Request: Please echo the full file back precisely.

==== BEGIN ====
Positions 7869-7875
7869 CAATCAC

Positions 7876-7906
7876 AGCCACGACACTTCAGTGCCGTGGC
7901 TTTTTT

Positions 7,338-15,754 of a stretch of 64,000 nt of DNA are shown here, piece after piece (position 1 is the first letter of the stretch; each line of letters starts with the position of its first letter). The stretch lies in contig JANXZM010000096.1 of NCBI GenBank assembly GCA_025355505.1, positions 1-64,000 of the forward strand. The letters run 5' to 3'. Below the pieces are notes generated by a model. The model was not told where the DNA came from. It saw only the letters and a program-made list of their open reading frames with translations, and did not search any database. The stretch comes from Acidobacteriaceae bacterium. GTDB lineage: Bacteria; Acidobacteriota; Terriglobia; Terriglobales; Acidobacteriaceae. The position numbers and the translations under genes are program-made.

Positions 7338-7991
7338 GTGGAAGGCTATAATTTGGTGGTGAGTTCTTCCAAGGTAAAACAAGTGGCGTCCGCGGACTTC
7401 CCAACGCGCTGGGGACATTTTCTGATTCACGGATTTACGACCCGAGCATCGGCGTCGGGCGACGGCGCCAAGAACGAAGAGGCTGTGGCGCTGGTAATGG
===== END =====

Positions 7869-7875
7869 CAATCAC

Positions 7876-7906
7876 AGCCACGACACTTCAGTGCCGTGGC
7901 TTTTTT

Positions 7,338-15,754 of a stretch of 64,000 nt of DNA are shown here, piece after piece (position 1 is the first letter of the stretch; each line of letters starts with the position of its first letter). The stretch lies in contig JANXZM010000096.1 of NCBI GenBank assembly GCA_025355505.1, positions 1-64,000 of the forward strand. The letters run 5' to 3'. Below the pieces are notes generated by a model. The model was not told where the DNA came from. It saw only the letters and a program-made list of their open reading frames with translations, and did not search any database. The stretch comes from Acidobacteriaceae bacterium. GTDB lineage: Bacteria; Acidobacteriota; Terriglobia; Terriglobales; Acidobacteriaceae. The position numbers and the translations under genes are program-made.

Positions 7338-7991
7338 GTGGAAGGCTATAATTTGGTGGTGAGTTCTTCCAAGGTAAAACAAGTGGCGTCCGCGGACTTC
7401 CCAACGCGCTGGGGACATTTTCTGATTCACGGATTTACGACCCGAGCATCGGCGTCGGGCGACGGCGCCAAGAACGAAGAGGCTGTGGCGCTGGTAATGG